3 posts tagged "Musee des Arts Decoratifs"
When he walked me around his exhibition this morning, Dries Van Noten wanted to make one thing clear. The show—which runs at the Musée des Arts Décoratifs in Paris until August 31—is emphatically not a career retrospective. Instead, it’s a sumptuous meditation on creativity, a idea summed up by its title, Inspirations. Every room is a multilayered inroad into Van Noten’s thought processes, and, like the McQueen exhibition at the Metropolitan Museum of Art in New York, the show is so rich that it will have the power to enthrall people who have no prior engagement with fashion. But among the many provocative juxtapositions of past, present, and future, one stands out as a singular piece of mind-fuckery. To illuminate Van Noten’s fascination with the front and back of things (something which has sparked some of his most interesting fashion statements), Bronzino’s exquisite Portrait of a Man Holding a Statuette, on loan from the Louvre, is juxtaposed with an abstract painting by Gerhard Richter. You can imagine the Richter as the back of the Bronzino, Van Noten mused. Suddenly, I saw the world through his eyes.
Have you ever wondered what the fourteenth-century fashion set’s unmentionables looked like? We hadn’t, either, but thanks to the latest exhibit at Paris’ Musée des Arts Décoratifs, La Mécanique des Dessous, we’re now very well informed. The show examines the body-altering world of men’s and women’s undergarments from the 1300s onward. Showcasing everything from elasticized cummerbunds to iron-turned-whalebone corsets, the exhibition aims to convey both the technical underside of fashion’s evolution and the societal cues woven into underthings (for example, seventeenth-century codpieces and doublets straightened the upper posture—a sign of an aristocratic upbringing).
As one might expect, oddities abound—look no further than clunky brassieres with breast-feeding flaps (allegedly a marvelous feat of engineering at the time) and gentlemen’s padded socks (fattened calves expressed virility in the later 1800s) for proof. Luckily for neophytes, the expo tracks modern underdressing as well: Wonderbras, Kangaroo briefs, and Jean Paul Gaultier’s famous cone-shaped bustiers are all included. La Mécanique also boasts a “fitting” room, in which visitors may try on replicas of panniers and bustles. As Suzy Menkes noted in her New York Times article, a costume gallery owner named Guillaume François Roger Molé once said (perhaps ahead of his time in 1797): “It is important to understand the inside pieces: Often they are what make fashion prestigious.”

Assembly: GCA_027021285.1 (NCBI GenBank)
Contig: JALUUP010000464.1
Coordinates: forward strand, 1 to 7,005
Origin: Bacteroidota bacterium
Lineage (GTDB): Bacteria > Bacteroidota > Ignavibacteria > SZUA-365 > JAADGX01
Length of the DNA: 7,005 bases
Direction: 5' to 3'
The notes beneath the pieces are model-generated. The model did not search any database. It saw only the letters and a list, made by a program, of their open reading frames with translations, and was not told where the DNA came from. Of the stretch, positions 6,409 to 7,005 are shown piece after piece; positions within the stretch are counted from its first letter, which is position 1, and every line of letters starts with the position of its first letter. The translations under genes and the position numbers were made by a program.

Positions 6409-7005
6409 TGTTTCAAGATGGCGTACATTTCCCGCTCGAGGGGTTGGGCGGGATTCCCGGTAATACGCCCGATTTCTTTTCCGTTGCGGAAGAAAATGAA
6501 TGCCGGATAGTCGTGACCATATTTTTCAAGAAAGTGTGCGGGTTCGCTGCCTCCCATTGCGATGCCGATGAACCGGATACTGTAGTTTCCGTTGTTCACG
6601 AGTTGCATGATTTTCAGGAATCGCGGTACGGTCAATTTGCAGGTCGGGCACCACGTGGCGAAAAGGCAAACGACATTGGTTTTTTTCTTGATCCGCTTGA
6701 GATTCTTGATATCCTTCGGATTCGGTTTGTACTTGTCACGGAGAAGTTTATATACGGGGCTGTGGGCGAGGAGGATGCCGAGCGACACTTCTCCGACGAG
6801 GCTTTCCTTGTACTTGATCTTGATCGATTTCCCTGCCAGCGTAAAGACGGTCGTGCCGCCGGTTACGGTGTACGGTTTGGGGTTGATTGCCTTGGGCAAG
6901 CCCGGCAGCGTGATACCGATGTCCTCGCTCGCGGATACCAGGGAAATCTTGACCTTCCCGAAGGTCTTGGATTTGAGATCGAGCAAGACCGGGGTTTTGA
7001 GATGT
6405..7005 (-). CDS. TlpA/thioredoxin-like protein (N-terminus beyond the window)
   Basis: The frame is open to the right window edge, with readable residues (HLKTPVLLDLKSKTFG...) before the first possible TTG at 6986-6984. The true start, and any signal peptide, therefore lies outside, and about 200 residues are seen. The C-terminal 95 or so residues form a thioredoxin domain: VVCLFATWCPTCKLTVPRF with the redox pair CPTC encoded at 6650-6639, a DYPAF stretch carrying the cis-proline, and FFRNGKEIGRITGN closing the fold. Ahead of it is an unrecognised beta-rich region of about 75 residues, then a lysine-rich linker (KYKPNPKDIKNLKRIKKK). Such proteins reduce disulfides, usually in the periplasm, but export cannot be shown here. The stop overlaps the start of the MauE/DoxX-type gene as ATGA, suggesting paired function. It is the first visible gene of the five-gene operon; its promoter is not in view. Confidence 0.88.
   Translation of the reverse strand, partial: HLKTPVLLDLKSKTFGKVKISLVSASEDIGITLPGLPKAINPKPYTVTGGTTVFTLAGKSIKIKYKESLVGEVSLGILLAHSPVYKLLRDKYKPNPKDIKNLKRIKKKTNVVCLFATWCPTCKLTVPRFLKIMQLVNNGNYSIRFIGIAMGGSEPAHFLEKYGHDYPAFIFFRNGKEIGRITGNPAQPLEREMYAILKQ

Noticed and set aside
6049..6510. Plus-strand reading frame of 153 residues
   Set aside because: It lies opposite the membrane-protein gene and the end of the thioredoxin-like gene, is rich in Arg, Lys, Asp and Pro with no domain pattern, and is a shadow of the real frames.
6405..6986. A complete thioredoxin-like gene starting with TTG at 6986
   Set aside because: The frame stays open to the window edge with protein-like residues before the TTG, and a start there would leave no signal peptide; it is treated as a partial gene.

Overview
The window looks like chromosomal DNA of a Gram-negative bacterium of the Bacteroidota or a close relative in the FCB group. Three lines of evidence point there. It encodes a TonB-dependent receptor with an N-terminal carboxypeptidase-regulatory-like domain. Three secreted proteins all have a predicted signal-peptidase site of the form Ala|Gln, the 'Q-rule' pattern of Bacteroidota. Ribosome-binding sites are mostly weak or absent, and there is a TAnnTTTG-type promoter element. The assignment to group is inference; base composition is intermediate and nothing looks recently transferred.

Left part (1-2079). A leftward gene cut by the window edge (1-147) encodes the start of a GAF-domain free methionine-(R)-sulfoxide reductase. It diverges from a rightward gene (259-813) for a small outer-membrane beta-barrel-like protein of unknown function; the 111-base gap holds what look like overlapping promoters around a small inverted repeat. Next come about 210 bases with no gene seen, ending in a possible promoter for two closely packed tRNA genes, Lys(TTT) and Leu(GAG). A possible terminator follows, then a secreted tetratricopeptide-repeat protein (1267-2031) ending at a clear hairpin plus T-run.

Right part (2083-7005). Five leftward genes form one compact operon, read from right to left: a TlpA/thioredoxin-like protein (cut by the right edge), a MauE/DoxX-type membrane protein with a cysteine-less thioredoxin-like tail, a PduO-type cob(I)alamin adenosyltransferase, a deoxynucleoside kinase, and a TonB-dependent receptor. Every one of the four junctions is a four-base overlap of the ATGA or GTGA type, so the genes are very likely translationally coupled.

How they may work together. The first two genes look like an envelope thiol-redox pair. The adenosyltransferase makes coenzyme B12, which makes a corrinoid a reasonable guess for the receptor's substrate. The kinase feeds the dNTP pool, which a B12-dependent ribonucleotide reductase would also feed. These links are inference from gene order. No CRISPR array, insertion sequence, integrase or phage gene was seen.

La Mécanique des Dessous at Paris’ Musée des Arts Décoratifs is on display until November 24, 2013.
When we set out to tell the story of 2011 by the numbers, one loomed especially large: 661,509, the record-breaking number of visitors who lined up, often for hours at a time, to see the Costume Institute’s Alexander McQueen: Savage Beauty (left) at the Met.
But it wasn’t just a banner year for the Met and the late, great McQueen; designers and museums forged a strong bond this year, one that looks likely to continue well into the next. Museums across the globe invited designers into their halls and the results have made for some of the best exhibitions in memory.
During Couture week, Hussein Chalayan opened a retrospective at Paris’ Musée des Arts Decoratifs, where next year, Marc Jacobs and his work for Louis Vuitton will take up residence. The City of Light also played host to Ralph Lauren and his collection of automobiles (it also now boasts an enormous new RL store and restaurant, one of the town’s new favorite spots for burgers). And Florence is the new home of the Museo Gucci, opened during Milan’s Spring 2012 week with all due fanfare, and a Blondie performance to boot.
In America, socials flocked to San Francisco for the opening of Balenciaga and Spain (which also traveled to New York) and to Dallas for The Fashion World of Jean Paul Gaultier, which debuted earlier this year at Montreal’s Museum of Fine Arts. Just this month, Kate and Laura Mulleavy of Rodarte opened RODARTE: Fra Angelico, a show of the dresses their created for their June presentation at Pitti, at L.A.’s LACMA.
Farther afield, Dior went to Russia, where house jewelry designer Camille Micelli sent us this postcard, for Inspiration Dior, attended, naturally, by a lavish party. And the Netherlands continues to be a slightly off-the-radar destination for fashion’s cultural tourists. A retrospective of the work of Azzedine Alaïa is now on view in Gronningen, outside Amsterdam, and the capital’s contemporary-photo museum, FOAM, which hosted the likes of Jefferson Hack for a panel on What’s Next, which followed a retrospective of work by Inez van Lamsweerde and Vinoodh Matadin—one which eventually became the germ of their new career-spanning anthology, Pretty Much Everything.
Here in New York, the more traditional homes of fashion, like FIT’s Fashion Museum, were busy, too. The museum recently opened the first part of The Great Designers, including Armani, Dior, Givenchy, and McQueen, and plans to open part two in March. Chief curator and museum director Valerie Steele also worked with clotheshorse and collector Daphne Guinness on an exhibition of her own holdings—which, it turns out, Guinness keeps organized via computer database.
Next year, all eyes will be on Miuccia Prada for the next Costume Institute exhibition, Elsa Schiaparelli and Miuccia Prada on Fashion. But before then, there’s a Louboutin retrospective in London to look forward to, on the heels of the shoemaker’s victory-lap 20th anniversary year. And WWD reports today that several fashion labels are taking a renewed interest in their own histories, too. Balmain is ramping up its archival holdings, and Chloé recently brought on an in-house archivist, in anticipation of a retrospective planned for its 60th anniversary next year.